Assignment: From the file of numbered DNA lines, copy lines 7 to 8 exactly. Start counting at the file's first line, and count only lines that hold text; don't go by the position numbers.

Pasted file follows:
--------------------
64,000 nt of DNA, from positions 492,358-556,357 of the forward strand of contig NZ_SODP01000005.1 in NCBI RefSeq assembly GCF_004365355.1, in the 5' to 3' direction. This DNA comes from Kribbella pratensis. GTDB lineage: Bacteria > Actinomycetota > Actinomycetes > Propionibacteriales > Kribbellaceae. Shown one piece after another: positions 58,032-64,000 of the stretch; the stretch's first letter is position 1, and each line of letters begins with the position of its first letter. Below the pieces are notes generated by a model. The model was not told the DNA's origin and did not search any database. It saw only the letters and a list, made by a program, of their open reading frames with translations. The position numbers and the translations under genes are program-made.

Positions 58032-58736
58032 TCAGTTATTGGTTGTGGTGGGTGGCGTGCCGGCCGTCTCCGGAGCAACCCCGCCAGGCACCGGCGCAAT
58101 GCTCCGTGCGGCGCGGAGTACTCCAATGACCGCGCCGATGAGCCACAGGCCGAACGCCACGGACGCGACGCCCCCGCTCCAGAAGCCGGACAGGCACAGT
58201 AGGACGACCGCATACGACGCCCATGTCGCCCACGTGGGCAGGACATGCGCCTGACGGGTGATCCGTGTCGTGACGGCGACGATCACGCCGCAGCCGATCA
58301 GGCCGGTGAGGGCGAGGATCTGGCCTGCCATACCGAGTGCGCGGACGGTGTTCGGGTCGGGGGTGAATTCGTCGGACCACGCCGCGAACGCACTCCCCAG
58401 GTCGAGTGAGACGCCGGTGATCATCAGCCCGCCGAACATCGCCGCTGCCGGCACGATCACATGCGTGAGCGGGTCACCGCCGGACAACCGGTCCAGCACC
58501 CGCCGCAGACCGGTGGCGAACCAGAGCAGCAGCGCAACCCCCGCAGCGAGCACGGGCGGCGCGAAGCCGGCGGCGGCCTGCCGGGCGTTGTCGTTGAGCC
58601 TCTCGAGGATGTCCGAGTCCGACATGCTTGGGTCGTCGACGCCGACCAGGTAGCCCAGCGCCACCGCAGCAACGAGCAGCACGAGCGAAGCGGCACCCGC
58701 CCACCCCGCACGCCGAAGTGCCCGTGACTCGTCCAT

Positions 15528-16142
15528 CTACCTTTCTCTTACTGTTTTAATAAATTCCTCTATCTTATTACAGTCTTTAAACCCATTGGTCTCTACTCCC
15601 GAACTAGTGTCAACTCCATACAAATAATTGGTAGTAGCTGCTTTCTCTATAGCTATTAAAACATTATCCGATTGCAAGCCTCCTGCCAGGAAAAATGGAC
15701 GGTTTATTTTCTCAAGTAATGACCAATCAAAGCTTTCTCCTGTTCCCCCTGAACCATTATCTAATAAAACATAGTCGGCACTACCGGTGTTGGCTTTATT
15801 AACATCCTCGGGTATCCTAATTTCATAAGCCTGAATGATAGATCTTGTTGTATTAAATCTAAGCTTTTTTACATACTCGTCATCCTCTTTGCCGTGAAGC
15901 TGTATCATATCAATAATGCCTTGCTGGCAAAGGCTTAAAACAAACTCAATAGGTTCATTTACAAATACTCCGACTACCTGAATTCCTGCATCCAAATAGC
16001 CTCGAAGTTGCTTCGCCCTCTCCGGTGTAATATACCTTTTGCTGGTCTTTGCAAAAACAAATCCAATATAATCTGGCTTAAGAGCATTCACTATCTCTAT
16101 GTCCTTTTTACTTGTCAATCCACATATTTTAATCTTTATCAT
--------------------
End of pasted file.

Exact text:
58401 GTCGAGTGAGACGCCGGTGATCATCAGCCCGCCGAACATCGCCGCTGCCGGCACGATCACATGCGTGAGCGGGTCACCGCCGGACAACCGGTCCAGCACC
58501 CGCCGCAGACCGGTGGCGAACCAGAGCAGCAGCGCAACCCCCGCAGCGAGCACGGGCGGCGCGAAGCCGGCGGCGGCCTGCCGGGCGTTGTCGTTGAGCC